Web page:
Rutgers launches underwater glider to follow famed ship's path
In the 1870s, the HMS Challenger became the first ship to circumnavigate the globe for scientific purposes. Almost 150 years later, Rutgers staff and students are retracing the ship’s path with a submersible robot.
This undertaking, dubbed the Challenger Glider Mission, is overseen by Rutgers Center of Ocean Observing Leadership (RU COOL). The center is reenacting history using present-day technology, while also gathering data about the ocean’s changing temperatures, according to the Mission's website.
The HMS Challenger was initially a British warship modified to conduct oceanic research. The original journey, which took place from 1873 to 1876, sought to unearth information to settle disputes regarding the theory of evolution, according to the National Oceanic and Atmospheric Administration (NOAA).
The objective of the Challenger Glider Mission differed greatly from that of the HMS Challenger, said Scott Glenn, co-director of RU COOL and a distinguished professor in the Department of Marine and Coastal Sciences.
“One of the biggest controversies our society is faced with nowadays is the issue of climate change,” Glenn said. “So we want to gather data related to this topic, such as ocean temperatures, salinity levels and changes in the currents.”
Since 1901, the surface temperatures of oceans have risen an average of 0.13 degrees Fahrenheit per decade, according to the Environmental Protection Agency (EPA).
The EPA estimated that major freshwater sources in the United States, such as the Great Lakes, are rising in temperature as well.
The submersible robot used in the Challenger Glider Mission is known as an underwater glider.
Underwater gliders are “robotic underwater vehicles used for measuring oceanographic parameters” such as chlorophyll levels, ocean depth, salinity, temperature and oxygen levels, according to the National Oceanography Centre.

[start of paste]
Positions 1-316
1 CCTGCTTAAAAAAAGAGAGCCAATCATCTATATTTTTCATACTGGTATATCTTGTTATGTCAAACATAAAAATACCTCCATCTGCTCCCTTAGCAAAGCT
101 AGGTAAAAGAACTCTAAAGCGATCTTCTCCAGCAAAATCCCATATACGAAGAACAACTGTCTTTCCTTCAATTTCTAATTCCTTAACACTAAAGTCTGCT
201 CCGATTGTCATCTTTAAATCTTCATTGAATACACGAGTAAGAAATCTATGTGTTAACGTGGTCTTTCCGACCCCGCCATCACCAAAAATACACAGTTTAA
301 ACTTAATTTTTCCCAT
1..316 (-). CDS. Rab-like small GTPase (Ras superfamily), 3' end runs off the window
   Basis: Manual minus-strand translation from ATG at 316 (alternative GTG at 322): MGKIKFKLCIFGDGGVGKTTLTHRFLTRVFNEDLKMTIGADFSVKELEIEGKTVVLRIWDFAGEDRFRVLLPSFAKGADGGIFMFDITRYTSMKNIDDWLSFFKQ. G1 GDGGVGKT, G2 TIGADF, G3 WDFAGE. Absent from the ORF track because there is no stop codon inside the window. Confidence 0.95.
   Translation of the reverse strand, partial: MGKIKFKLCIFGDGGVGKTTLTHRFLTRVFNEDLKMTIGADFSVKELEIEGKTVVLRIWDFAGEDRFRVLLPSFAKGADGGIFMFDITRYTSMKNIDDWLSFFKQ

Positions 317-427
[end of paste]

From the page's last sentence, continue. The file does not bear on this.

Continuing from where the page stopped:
The glider was launched off the Australian coast and into the Indian Ocean on Nov. 5, according to the Challenger Glider Mission website.
The glider is moving northwards and will eventually be recovered at Sri Lanka, said Oscar Schofield, co-director of RU COOL and a distinguished professor in the Department of Marine and Coastal Sciences.
Schofield said exploring the sea with robots had benefits.
“The technical revolution in underwater robotics and global communications has enabled broader access to explore the ocean,” he said. “Robots (allow us) to collect data, train a new generation of oceanographers and deliver data (we collect) to global centers that improve humanity’s ability to forecast the ocean.”
While the Challenger Glider Mission’s primary goal is educational and information-based, there is a competitive aspect to it.
The project actually started out as a challenge, said Josh Kohut, a professor in the Department of Marine and Coastal Sciences. In 2009, he said NOAA's chief scientist, Rick Spinrad, issued a challenge for an underwater glider to follow the path taken by the HMS Challenger. The team has been working toward the goal ever since.
If Spinrad issued another challenge, Kohut said RU COOL would be more than ready to accept.
“We’re always looking into the future,” he said. “Our staff and students are constantly thinking about what the next grand challenge is.”
Glenn said the Challenger Glider Mission was important because it served the function of introducing students to important global issues such as climate change.
“Students have to start learning about these types of expansive problems,” Glenn said. “As the next generation of workers and thinkers, it’s going to fall upon them to address these obstacles.”
The ocean should be seen as a viable resource in terms of fixing worldwide problems, he said. They can provide food, drink and transportation. Utilizing the ocean properly can be beneficial for society, meaning students should learn about it.
In addition, Glenn said students have the opportunity to learn robotics technology, another major focus of the Challenger Glider Mission.
“Students are expected to control the glider,” he said. “They pilot it, plan its upcoming missions and analyze the data it sends back to our lab. We encourage students in all majors to come by and check out our facilities. Our office offers great training for jobs that will eventually help change the world for the better.”